Romeo and Juliet’s Verona

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Verona’s city centre is filled with things to see: ancient ruins, cobblestone-walking paths, a high-end shopping strip and bridges over the Adige River.

The town square, home to their Roman Arena where combat and lions, and Olympic athletic events must have occurred in ancient times. The beautifully preserved artifact is a full size museum to the Roman life once lived.

From here we walked down the main walking street, windows displaying the latest fashion, people dressed up like live pop outs from these windows who walked along side us. Their dogs pooping in the streets to divert! Not my favourite French pass-time!

You can hear different languages on the breeze during this warm fall day. Look around and you might think it was the middle of summer, packed with lively tourists and the sun shining bright.

Verona is the backdrop for Shakespeare’s Play- Romeo and Juliet, with homes of each on display. We visited Juliet’s home, one I recognized from the movie, Letters to Juliet. People write their names on the wall or write letters to Shakespeare’s most famous heroine, Juilet to be answered. The phonomenon is documented in the non-fiction book “Letters to Juliet”, by Lise Friedman and Ceil Friedman, which the film was based on. Women that work there, answer the letters.

It is easy to imagine needing a place to answer love’s questions, when immersed in such a romantic medieval place like Verona. Shakespeare probably had real life experiences to draw from when writing his famous play, maybe baring witness to many broken hearts, and the agony of first love.

You can see young lovers on every corner of Verona. Romance and Italy go hand in hand. Must be the right combination of food, air, and views to stir the passion.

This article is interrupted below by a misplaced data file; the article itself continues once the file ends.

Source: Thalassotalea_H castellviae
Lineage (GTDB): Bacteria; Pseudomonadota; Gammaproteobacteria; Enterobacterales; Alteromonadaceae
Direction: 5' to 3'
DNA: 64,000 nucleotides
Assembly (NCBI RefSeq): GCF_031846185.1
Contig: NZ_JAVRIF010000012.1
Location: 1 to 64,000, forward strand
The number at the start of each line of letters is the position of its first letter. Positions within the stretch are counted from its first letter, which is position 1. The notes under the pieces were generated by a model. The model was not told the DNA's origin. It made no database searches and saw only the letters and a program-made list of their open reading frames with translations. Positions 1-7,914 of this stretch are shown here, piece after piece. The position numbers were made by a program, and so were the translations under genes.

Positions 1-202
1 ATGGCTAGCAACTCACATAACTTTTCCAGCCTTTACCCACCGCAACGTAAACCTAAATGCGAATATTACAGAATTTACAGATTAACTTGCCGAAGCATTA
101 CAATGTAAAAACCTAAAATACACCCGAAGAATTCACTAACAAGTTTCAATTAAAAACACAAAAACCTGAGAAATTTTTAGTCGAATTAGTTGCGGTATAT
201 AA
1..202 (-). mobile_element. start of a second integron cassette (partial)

We went into one of the typical restaurants in the piazza. The hostess lady lured us in with her gypsy charm. We watched the travelers go by, sipping our beers, letting the kids scoot around the sidewalks until our food arrived.

Over priced for what you get, but worth the people watching spot! The lady heard us talking Hungarian, and sure enough she was from an outside Hungarian community in Romanian. She spoke; Hungarian, her mother tongue, Romanian, Spanish, Arabic, Italian and a little German and English. Impressive for this single mother living among the Italians who makes a good living in the tourist section. She happens to love her life. She said the Northern Italian people are gently and friendly, and have accepted her whole-heartedly. She gave out balloons to the children that passed by, and sure enough this restaurant was packed full while others had no one at all.

We took some restaurant bread sticks with us for a later snack. Angelina saw a homeless lady with 4 dogs under blankets sitting on the side of the road on our way back to the B&B. Angelina generously gave up our breadsticks for the hungry dogs. She made me very proud.

Our ideally located B&B was just okay. The breakfast just okay too. Would I visit this city again, yes! I would probably try to find accommodations outside the main area and spend an extra day in the town centre exploring each little store, church and ruin.

From here we are going to the Cinque Terre area. 5 towns on the coastal rocky cliffs!

That’s Hamori

That’s Hamori!

 

 

4 COMMENTS

  1. A client of mine,, conducts the orchestra there every june, and teaches violin to students from all over europe during the summer,,missed out on a performance in 2004,, hope to visit one day soon,sounds wonderful,,,

  2. It was crowded, but for some reason no one was on the balcony! Great to here that it is a rare shot!
    I will have to go back to see an Opera. It would be spectacular in the Arena!!
    Thanks for your comment John:)

  3. I love Verona too. It’s worth noting that their Opera season starts in late June, and are held in the Roman Arena there. I can’t believe that your photo of Juliet’s house has no people in view – normally this place is jammed full of tourists!!

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